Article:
Natalie recently posted The Knife of Never Letting Go – 2/5My Profile

  2. I still remember how frustrating Cat was. She annoyed me in the TV show and it was perhaps even worse in the book. This girl has some serious issues. I felt sorry for Kitty, but at the same time I wished there was more development in her character. I wish she grew a little stronger/harder. You are definitely right about the historical accuracy. It’s one of the time periods I’m most fascinated about and I had a feeling she portrayed it well, with all the backstabbing and Henry being disgusting.
    Mel@thedailyprophecy recently posted Review 245. Danielle L. Jensen – Stolen Songbird.My Profile

  3. I’ve heard about Gilt (and Tarnish), but never really felt the desire to read it. Your review is great though, because it kind of makes me think that I’d enjoy this book if I were in the right mood to read it. Thanks for mentioning that it was well-researched; I love that in my historical fiction!
    Alexa S. recently posted Open Road Summer – Emery Lord (Review)My Profile

  4. I don’t usually go for historical fiction but when it comes to anything english monarchy related, or just monarchy really, I’m all in. I don’t know why I have a weird fascination with the idea of princes and princesses and kings and queens, something magical about I guess xD ANYWAYS I read a lot of Tudor family history after reading/skimming the other Boleyn Girl after finishing it I literally went on Google and read all the Tudor family bio’s so this sounds like a really interesting read. I love the politics of that time and all the aspects of it. Will have to read this ASAP! Great review 🙂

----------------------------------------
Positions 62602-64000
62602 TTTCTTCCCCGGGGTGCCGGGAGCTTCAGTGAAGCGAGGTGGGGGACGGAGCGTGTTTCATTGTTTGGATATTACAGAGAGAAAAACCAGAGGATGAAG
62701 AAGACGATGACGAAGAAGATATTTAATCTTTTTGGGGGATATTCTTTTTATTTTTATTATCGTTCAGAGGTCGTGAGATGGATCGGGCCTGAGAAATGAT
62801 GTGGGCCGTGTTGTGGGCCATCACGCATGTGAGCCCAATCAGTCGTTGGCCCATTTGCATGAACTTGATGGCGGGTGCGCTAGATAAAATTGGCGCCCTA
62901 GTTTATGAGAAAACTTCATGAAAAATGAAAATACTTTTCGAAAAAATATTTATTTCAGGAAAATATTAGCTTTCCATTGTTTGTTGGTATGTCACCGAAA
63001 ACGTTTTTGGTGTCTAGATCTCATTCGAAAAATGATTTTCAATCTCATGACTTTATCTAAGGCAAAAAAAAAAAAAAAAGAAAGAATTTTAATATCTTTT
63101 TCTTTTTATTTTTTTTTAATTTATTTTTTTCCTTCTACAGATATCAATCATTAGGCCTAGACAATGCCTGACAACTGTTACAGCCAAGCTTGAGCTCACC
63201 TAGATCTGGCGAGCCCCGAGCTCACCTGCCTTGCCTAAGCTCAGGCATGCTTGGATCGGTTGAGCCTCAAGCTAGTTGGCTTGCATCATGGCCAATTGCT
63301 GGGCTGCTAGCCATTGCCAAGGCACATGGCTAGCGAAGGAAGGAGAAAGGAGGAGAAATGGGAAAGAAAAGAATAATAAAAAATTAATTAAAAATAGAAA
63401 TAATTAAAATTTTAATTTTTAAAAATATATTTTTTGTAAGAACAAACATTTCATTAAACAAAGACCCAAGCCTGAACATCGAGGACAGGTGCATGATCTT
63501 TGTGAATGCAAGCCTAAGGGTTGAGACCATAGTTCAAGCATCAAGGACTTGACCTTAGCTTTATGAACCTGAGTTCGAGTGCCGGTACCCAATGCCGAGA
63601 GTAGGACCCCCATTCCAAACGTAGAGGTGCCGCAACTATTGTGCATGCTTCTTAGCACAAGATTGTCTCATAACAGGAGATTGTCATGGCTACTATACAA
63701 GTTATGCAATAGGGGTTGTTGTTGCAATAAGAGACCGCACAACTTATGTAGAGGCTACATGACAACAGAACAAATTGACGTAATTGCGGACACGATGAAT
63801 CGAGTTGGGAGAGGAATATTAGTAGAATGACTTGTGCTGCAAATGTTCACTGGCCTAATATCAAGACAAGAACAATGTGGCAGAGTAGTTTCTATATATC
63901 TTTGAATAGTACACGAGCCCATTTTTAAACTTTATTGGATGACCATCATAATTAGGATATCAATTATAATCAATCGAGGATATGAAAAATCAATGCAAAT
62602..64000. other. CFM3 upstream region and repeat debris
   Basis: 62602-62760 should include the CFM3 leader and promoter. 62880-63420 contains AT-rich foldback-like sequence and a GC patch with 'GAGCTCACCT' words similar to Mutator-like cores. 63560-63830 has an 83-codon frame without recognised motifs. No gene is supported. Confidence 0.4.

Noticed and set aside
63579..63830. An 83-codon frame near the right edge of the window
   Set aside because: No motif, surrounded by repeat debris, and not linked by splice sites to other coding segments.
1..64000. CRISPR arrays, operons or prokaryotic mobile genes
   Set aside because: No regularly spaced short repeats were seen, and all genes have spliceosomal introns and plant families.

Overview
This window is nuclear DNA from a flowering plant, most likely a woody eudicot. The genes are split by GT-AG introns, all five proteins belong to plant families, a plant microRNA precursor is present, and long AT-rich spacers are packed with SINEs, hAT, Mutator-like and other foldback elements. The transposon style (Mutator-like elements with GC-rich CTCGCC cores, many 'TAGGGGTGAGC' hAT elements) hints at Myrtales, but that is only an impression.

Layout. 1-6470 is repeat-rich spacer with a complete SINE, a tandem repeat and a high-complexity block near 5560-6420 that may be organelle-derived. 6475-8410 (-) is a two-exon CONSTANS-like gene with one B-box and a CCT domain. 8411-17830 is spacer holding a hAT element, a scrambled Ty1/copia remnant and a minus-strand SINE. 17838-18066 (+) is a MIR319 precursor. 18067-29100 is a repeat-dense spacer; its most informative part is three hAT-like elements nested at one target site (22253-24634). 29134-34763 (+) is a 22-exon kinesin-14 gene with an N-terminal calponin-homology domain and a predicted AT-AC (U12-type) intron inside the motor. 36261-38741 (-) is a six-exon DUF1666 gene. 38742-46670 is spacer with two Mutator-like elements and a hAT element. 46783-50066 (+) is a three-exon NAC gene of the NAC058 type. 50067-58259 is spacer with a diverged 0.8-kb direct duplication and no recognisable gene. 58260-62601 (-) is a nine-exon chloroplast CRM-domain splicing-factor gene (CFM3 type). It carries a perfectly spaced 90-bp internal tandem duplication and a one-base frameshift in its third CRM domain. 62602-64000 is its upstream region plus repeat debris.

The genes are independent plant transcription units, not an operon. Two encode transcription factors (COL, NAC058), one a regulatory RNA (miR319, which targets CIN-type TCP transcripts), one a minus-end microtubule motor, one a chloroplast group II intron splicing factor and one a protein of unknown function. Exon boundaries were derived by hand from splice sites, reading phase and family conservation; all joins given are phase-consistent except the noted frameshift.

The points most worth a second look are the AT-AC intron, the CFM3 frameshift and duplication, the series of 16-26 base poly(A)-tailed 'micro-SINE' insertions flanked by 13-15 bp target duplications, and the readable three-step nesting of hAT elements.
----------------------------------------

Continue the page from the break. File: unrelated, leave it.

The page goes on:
Kaina recently posted Review: White Hot Kiss by Jennifer L. ArmentroutMy Profile

  5. You know what’s funny in a not humorous way? I have a friend from my high school years who I recently realized I’m actually really upset with, and the dynamics in the book reminded me a bit of us. Like, she’s not as bad as Cat, but there are some similar things and yeah.

    I loved that Henry was nasty. He’s so sexy in so many things. The Tudors made him a little grosser and got the disgusting wound on his leg, but he still wasn’t horrid. Well, I didn’t see the fourth season. Maybe that did happen.

    Ooh, yeah, I’ve heard that about the dialogue, but I didn’t notice because I was so into the book. When I’m absorbed, I’m really bad at being critical. I do agree about wanting more romance. I suppose that adds to the historical accuracy, but I like romance, damn it!
    Christina (A Reader of Fictions) recently posted Audiobook Review: The Thousand Dollar Tan LineMy Profile